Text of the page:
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Digested by: Kathleen Pearl C. Samson Bank of the Philippine Islands v.

Roxas 536 SCRA 168 October 15, 2007

FACTS: Gregorio Roxas, as trader, delivered stocks of vegetable oil to Spouses Rodrigo and Marissa Cawili. As payment, they issued a personal check amounting to PHP348,805.50 which was dishonored by the drawee bank when respondent tried to encash. The Spouses Cawili replaced the check with a cashier's check from Bank of the Philippine Island (Petitioner). The cashier's check was drawn against the account of Marissa Cawili. The Cashier Check was wanded to respondent by Rodrigo Cawili. When respondent tried to encash the Cashier Check, it was dishonored on the ground that the account of Marissa was closed on the same date that respondent tried to encash. Respondent thereafter filed a complaint with the Regional Trial Court for a sum of money praying that petitioner pay him the amount of the chack, damages and cost of the suit. The RTC in its decision held that Petitioner is liable to pay the face value of the cashier's check amounting to PHP 384, 805.50. On appeal, the CA affirmed the decision of the RTC. Hence, the filing of the Petition for Certiorari by the petitioner. LAW INVOLVED: Sec 50 and Sec. 25 of NIL

ISSUE: (1) Whether or not the respondent is a holder in due course? (2) Whether or not petitioner is liable to respondent for the amount of the cashiers check? HELD: The petition is DENIED. The assailed Decision of the Court of Appeals (Fourth Division) is AFFIRMED. Held [1]: Petitioner contends that the element of "value" is not present, therefore, respondent could not be a holder in due course. There is no dispute that respondent received Rodrigo Cawilis cashiers check as payment for the formers vegetable oil. The fact that it was Rodrigo who purchased the cashiers check from petitioner will not affect respondents status as a holder for value since the check was delivered to him as payment for the vegetable oil he sold to spouses Cawili. Verily, the Court of Appeals did not err in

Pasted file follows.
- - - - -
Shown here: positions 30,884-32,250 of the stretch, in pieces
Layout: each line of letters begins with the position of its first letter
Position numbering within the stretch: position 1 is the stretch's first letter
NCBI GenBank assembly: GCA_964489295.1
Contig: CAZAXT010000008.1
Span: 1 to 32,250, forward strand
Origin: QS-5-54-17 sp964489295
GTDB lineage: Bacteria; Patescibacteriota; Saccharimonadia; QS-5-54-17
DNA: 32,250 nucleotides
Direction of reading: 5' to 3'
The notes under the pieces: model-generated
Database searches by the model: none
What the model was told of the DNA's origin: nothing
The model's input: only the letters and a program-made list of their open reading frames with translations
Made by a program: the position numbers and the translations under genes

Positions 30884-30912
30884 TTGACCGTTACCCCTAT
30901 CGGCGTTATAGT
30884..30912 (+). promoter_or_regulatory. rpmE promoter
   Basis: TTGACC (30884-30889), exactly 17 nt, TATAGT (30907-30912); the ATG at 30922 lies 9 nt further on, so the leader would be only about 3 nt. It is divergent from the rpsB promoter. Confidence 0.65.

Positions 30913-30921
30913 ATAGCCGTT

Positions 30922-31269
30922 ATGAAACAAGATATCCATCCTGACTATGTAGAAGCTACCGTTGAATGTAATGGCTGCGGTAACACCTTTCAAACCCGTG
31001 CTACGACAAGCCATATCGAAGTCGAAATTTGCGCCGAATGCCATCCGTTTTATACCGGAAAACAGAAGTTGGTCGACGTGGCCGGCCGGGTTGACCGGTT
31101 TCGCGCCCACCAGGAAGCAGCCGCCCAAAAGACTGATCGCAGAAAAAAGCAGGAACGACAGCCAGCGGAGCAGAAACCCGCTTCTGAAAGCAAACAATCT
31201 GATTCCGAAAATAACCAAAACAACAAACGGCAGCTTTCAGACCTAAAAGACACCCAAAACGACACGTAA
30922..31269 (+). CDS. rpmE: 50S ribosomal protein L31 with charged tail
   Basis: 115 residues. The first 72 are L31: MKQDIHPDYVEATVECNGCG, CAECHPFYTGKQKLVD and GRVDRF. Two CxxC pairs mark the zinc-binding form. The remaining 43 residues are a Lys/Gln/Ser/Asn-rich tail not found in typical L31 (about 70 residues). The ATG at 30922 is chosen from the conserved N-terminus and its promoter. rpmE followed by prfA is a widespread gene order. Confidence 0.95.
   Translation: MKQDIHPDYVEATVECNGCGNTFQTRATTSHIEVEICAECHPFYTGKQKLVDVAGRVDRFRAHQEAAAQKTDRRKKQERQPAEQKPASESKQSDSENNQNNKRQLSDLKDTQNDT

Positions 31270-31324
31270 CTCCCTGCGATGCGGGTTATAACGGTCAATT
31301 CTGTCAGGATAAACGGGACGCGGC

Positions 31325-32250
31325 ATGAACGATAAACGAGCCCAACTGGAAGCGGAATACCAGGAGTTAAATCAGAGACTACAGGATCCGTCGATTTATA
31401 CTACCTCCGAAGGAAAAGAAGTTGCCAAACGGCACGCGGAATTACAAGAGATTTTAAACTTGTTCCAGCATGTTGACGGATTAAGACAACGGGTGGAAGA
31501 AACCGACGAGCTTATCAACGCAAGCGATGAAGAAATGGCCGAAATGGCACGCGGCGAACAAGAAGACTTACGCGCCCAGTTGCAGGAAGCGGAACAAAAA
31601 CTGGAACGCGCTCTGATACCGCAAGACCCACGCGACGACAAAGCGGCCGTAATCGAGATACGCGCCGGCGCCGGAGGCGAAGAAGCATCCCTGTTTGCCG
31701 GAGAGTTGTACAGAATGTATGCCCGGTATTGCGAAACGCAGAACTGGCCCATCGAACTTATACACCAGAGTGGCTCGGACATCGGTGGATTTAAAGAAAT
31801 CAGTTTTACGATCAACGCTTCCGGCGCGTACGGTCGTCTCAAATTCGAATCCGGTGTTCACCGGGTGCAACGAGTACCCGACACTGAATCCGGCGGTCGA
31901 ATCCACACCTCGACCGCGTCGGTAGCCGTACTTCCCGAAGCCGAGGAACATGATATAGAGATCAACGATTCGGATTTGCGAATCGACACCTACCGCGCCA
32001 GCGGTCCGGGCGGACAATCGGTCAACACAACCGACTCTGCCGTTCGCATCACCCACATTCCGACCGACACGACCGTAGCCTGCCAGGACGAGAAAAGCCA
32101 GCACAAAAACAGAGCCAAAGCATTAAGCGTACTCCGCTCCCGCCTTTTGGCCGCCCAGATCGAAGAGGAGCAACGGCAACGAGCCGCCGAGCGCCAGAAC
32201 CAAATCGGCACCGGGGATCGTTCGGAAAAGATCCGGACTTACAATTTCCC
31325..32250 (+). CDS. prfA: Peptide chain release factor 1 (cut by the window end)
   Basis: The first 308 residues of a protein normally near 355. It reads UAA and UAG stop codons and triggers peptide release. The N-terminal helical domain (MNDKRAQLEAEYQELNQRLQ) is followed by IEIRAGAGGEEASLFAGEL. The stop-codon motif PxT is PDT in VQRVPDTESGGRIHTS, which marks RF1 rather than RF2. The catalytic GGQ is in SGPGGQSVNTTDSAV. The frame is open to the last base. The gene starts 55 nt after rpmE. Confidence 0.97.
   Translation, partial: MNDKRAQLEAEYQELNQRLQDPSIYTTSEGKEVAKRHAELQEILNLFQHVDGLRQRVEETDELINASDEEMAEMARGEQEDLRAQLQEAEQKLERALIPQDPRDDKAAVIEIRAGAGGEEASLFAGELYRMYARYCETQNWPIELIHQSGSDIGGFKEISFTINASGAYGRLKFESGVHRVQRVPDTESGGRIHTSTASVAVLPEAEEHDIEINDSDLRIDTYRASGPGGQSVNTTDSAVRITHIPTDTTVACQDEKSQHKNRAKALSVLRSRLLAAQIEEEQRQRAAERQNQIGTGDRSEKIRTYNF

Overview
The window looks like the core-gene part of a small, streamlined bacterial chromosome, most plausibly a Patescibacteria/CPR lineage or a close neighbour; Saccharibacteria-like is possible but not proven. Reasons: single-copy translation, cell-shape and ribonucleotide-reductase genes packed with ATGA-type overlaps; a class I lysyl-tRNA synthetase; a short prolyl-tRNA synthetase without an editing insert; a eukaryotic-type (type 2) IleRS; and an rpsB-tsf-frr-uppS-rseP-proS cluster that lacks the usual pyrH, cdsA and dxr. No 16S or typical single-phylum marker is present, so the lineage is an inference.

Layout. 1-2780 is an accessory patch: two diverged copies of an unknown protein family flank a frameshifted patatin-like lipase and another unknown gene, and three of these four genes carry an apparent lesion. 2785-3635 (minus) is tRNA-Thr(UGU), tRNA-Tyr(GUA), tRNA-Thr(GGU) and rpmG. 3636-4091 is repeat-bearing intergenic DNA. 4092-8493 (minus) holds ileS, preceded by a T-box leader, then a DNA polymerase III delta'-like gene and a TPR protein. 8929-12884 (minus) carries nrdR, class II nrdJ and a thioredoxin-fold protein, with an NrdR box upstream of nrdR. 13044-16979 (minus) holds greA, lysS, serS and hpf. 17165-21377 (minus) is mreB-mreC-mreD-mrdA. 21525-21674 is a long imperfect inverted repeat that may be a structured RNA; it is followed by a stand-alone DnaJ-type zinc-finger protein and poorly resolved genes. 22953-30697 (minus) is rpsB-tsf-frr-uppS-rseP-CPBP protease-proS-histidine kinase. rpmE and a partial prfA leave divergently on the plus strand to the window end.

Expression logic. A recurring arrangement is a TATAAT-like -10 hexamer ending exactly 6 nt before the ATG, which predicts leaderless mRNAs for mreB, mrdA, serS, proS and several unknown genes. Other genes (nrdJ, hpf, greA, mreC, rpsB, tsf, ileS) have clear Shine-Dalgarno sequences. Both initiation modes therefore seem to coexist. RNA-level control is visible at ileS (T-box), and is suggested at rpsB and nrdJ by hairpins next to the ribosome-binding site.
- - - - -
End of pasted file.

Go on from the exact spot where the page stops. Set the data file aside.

concluding that respondent is a holder in due course of the cashiers check. Held [2]: BPI is liable to Respondent. It bears emphasis that the disputed check is a cashiers check. A cashiers check is really the banks own check and may be treated as a promissory note with the bank as the maker. The check becomes the primary obligation of the bank which issues it and constitutes a written promise to pay upon demand. The mere issuance of a cashiers check is considered acceptance thereof. Petitioner bank became liable to respondent from the moment it issued the cashiers check. Having been accepted by respondent, subject to no condition whatsoever, petitioner should have paid the same upon presentment by the former.